It is also the Way of teaching people to the Gentleman level. “If a man is not humane, what has he to do with ritual? If a man is not humane, what has he to do with music?”23 Confucius had explain the relationship between ritual and Jen in greater details. Yen Hui asked about humaneness. The master said, To subdue oneself and return to ritual is humane. If for one day a ruler could subdue himself and return to ritual, then all under Heaven would respond to the humaneness in him.
For does humaneness proceed from the man himself, or does it proceed from others..do not speak what is contrary to ritual, and make no movement, which is contrary to ritual.24 Poetry had broader humanistic values for understanding oneself and other people, and even increased one’s awareness of the natural world. My children, why do you not study the Book of Poetry? The Odes serve to stimulate the mind. They may be used for purposes of self-contemplation. They teach the art of sociability. They show how to regulate feelings of resentment. From them you learn the more immediate duty of serving one’s father, and the remoter one of serving one’s prince.
From them we become largely acquainted with the names of birds, beasts, and plants.”25 Confucius was also a great lover of music and played some himself. However, the teaching of this art was apparently handed over to the Grand music master to whom Confucius gave his ideas on how music should follow the ideal of the ancient pattern and then allow for some improvisation while still maintaining harmony. “Their music in so far as one can find out about it began with a strict unison. Soon the musicians were given more liberty; but the tone remained harmonious, brilliant, consistent, right on till the close.”26 Ssu-ma Ch’ien quotes this exact passage, but then goes on to give more information in regard to Confucius’ use of poetry and music. He once also said, “After my return to Lu from Wei, I have been able to restore the musical tradition and classify the music of sung and ya and restore the songs to their respective original music.” In the ancient times, there were over three thousand songs, but Confucius took out the duplicates and selected those that were suited to good form.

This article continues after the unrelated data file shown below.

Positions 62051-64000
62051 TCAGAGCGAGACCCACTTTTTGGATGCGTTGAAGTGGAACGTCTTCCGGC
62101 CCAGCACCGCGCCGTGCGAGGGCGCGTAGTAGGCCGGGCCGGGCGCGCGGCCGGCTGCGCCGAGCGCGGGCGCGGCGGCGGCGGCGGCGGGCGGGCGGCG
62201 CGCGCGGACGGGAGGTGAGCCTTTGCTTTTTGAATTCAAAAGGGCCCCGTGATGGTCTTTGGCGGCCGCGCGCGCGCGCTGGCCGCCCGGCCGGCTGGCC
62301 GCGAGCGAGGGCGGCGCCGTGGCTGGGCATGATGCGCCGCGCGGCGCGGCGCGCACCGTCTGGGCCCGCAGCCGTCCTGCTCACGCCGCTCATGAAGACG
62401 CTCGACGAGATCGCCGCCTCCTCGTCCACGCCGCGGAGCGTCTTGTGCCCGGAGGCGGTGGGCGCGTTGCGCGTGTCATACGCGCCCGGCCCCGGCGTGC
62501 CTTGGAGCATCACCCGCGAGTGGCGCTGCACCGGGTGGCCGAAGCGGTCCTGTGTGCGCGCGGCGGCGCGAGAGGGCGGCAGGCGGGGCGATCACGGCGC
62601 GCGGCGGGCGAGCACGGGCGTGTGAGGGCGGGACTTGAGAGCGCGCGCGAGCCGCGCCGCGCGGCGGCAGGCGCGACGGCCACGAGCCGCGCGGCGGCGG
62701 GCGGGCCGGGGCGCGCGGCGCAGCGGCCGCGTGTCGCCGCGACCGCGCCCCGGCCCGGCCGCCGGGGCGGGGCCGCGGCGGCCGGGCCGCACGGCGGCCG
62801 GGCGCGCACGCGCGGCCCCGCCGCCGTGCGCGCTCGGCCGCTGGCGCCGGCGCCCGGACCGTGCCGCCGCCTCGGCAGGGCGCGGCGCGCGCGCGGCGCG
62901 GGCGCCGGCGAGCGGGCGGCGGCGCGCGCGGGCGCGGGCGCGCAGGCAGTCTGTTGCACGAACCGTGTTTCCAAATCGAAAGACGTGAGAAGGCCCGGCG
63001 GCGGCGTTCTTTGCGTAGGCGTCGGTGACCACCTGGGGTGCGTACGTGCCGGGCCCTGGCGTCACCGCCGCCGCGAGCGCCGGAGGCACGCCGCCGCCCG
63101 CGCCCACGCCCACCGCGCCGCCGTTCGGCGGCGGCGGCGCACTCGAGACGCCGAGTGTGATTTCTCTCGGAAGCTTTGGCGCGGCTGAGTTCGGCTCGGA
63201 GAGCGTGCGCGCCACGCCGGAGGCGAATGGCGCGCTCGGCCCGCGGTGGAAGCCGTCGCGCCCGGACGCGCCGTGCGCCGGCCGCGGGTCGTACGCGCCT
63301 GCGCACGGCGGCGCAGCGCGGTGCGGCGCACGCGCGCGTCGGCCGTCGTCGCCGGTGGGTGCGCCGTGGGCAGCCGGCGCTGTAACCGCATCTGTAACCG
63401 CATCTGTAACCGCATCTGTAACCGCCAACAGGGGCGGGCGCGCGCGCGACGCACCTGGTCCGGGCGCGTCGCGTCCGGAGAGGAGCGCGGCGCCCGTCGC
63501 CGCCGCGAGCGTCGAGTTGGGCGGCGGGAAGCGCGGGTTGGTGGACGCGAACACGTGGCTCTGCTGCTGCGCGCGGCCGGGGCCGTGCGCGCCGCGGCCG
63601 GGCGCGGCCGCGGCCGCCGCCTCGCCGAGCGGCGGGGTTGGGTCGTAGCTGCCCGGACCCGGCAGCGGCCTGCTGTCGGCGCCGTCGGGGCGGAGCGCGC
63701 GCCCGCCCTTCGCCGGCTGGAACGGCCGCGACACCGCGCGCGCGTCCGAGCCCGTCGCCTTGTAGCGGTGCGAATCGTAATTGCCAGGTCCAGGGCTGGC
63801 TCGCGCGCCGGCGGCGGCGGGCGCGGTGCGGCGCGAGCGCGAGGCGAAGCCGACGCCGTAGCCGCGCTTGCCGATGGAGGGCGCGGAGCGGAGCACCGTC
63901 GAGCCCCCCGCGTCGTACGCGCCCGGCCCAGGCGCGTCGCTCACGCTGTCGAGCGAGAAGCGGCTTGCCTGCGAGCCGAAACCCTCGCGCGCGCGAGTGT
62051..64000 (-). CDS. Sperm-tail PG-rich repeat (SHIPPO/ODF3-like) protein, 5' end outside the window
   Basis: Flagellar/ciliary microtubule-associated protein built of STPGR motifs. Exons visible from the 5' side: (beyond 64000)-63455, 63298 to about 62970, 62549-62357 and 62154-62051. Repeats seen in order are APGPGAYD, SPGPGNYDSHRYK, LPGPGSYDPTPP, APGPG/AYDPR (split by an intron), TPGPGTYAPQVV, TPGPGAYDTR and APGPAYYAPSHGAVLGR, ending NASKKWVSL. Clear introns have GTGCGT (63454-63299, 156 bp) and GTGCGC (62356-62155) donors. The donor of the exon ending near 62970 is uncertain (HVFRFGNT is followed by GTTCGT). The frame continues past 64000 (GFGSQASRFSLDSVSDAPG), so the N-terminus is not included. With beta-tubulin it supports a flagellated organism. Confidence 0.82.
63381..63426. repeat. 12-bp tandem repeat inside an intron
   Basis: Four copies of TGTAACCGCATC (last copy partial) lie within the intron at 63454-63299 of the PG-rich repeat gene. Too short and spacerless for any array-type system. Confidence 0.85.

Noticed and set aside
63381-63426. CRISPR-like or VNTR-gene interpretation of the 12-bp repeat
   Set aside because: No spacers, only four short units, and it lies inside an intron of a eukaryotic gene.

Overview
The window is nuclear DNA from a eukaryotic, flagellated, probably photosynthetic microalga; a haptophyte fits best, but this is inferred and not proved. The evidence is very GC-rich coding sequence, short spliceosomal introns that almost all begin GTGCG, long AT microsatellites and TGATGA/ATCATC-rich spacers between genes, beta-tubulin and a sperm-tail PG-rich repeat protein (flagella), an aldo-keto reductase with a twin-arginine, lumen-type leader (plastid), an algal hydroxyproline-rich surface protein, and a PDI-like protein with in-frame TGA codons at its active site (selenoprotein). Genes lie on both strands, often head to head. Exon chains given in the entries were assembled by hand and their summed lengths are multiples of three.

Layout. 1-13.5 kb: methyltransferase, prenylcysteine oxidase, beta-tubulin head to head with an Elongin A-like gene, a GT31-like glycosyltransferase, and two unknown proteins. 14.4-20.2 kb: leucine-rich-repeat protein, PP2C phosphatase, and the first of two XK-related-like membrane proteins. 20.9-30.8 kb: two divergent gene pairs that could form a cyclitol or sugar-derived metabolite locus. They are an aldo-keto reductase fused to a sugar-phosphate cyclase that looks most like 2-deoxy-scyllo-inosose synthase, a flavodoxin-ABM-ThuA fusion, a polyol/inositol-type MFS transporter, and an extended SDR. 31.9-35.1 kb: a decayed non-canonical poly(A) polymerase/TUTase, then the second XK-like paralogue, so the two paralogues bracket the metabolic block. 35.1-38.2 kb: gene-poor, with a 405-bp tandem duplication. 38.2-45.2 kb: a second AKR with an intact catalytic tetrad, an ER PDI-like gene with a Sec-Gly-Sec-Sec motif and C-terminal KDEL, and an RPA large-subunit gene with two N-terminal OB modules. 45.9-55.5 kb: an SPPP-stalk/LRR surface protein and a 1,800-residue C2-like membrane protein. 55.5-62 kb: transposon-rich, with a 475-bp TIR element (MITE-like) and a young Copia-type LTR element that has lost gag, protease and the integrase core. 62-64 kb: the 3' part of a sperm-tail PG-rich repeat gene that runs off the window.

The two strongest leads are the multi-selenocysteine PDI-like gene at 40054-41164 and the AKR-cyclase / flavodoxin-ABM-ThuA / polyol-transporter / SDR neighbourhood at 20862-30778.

The collection began with the songs of Ch’i and Houchi, covered the great period of the Shang and Chou kings and carried it down to the times of the tyrants Yu and Li. It begins with a song of marital love, and therefore it is said “the song Kuan-ch’ih heads the collection of Feng; Luming heads the collection of the ‘Little ya’; and Ch’ingmiao heads the collection of the Sung.” Confucius personally sang all the three hundred and five songs and played the music on a string instrument to make sure that it fitted in with the score of hsiao, wu, ya, and sung. Through his efforts, the tradition of ancient rites and music was therefore rescued from oblivion and handed down to posterity, that they might help in the carrying out of this ideal of a king’s government and in the teaching of “the Six Arts.”.